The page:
SLU news

Climate-friendly rice from SLU - one of the world's best innovations in 2015

Published: 03 December 2015

A climate-friendly rice that nearly eliminates the production of the greenhouse gas methane has been named the grand prize winner for engineering in Popular Science magazine's annual Best Tech of the Year edition. The rice has been developed by an international research team led by Chuanxin Sun from SLU.

Methane is the second most important greenhouse gas after carbon dioxide, and a significant proportion of the anthropogenic methane emissions is caused by rice cultivation. In July this year, an article was published in the journal Nature about a new kind of rice, SUSIBA2, which emits much less methane than normal rice, and also increases the yield of rice plants to produce more food.

The new rice attracted considerable attention in media around the world, and now it has been named one of the most important innovations in 2015 by the American magazine Popular Science. The magazine lists 100 innovations, among ten categories, that are considered so revolutionary that they are bound to shape the future. The new kind of rice ranks highest in the field of engineering.

The researchers behind this rice come from universities in Sweden, China and the United States, and many of them are or have been active at SLU. Main Author of the Nature paper is Chuanxin Sun, an associate professor at SLU's Department of Plant Biology. Christer Jansson, who has worked with the new rice for ten years, was previously a professor at the same department, but is now working at the Pacific Northwest National Laboratory in the US.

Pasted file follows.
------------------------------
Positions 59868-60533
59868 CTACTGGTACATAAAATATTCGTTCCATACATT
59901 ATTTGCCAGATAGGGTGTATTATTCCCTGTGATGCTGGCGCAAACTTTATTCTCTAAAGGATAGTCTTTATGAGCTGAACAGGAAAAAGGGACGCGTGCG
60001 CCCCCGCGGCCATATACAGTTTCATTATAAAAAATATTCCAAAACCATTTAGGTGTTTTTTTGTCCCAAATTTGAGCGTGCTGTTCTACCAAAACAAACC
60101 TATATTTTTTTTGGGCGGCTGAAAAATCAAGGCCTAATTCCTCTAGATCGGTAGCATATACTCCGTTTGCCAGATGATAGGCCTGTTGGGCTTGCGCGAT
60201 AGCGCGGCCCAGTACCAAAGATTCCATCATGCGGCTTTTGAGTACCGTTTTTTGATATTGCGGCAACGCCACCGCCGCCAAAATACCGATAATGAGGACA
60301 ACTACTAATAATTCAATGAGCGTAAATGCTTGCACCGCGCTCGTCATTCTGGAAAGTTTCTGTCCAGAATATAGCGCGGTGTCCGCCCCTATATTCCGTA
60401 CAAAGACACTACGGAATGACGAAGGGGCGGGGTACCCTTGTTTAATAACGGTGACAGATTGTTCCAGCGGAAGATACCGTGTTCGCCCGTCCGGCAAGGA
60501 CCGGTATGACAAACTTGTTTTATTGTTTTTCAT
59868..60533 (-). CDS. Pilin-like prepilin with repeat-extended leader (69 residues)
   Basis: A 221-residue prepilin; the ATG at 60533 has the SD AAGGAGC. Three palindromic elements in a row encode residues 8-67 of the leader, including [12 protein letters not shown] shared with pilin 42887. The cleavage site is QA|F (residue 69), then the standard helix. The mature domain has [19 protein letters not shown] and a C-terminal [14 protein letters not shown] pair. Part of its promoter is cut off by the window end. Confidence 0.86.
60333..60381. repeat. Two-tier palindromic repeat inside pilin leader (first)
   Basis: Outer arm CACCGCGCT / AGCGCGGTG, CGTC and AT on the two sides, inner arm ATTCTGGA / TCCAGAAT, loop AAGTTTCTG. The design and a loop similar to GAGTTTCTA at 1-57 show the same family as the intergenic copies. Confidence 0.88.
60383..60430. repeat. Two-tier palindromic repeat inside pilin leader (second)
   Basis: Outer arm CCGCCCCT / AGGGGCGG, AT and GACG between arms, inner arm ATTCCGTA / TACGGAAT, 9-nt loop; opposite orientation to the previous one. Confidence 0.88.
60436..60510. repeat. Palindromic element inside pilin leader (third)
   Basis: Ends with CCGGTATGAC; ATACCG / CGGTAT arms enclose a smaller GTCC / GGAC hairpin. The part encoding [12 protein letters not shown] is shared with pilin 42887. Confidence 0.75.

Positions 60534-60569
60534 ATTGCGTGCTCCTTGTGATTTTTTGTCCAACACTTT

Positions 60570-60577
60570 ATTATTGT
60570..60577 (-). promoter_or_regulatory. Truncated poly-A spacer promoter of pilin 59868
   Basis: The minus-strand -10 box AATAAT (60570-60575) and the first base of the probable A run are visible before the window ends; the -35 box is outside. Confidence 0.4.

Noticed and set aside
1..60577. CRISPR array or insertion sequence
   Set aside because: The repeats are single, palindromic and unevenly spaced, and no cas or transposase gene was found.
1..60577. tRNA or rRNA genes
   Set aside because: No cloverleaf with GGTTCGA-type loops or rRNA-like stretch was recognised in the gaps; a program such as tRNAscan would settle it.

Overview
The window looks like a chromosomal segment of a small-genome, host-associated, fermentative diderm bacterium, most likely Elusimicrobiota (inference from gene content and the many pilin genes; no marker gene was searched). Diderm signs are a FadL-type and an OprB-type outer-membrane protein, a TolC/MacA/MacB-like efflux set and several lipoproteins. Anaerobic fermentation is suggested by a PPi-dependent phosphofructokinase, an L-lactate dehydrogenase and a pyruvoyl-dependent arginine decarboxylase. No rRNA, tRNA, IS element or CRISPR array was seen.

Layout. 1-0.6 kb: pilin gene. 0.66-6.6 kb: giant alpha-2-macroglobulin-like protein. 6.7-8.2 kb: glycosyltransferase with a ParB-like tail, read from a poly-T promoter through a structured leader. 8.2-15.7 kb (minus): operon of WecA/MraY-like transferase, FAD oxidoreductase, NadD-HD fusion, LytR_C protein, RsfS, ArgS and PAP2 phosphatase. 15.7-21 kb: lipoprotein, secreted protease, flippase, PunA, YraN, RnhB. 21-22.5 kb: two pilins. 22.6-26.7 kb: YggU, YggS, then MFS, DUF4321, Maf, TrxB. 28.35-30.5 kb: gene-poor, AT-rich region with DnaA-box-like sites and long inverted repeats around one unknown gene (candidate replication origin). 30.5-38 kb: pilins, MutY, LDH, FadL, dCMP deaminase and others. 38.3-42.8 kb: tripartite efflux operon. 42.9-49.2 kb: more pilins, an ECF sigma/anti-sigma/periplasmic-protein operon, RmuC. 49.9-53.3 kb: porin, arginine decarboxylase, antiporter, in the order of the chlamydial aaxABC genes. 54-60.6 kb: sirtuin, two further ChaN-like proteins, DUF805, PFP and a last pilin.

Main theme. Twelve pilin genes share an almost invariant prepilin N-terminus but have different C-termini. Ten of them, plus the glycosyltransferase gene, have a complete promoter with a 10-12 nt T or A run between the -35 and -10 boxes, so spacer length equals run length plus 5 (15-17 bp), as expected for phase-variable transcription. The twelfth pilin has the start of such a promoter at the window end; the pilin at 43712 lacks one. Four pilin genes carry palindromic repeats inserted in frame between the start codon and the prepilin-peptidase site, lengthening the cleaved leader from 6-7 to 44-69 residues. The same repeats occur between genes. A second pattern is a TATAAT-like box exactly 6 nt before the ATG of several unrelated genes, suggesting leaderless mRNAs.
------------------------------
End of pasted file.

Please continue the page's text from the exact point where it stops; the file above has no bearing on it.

Splicing a single barley gene into common rice changed the way the plant handles photosynthesis: Instead of sending carbon to the roots, to feed the bacteria that produce methane, the plant directs it toward the grain and leaves, increasing the starch level and yield. The rice is not available for commercial farming, but it is being tested in practical farming in China.

Contacts at SLU

Chuanxin Sun, Associate professor
Dept. of Plant Biology
Swedish University of Agricultural Sciences
+46 736 2215 40,

Anna Schnürer, Professor
Dept. of microbiology
Swedish University of Agricultural Sciences
+46 (0)18-67 32 88,

Further reading

Popular Science (Popsci)

Article about the rice in Sciencemag

Article in Nature

Expression of barley SUSIBA2 transcription factor yields high-starch low-methane rice. J. Su, C. Hu, X. Yan,Y. Jin, Z. Chen, Q. Guan, Y. Wang, D. Zhong, C. Jansson, F. Wang, A. Schnürer & C. Sun. Nature 523, 602–606 (30 July 2015) doi:10.1038/nature14673.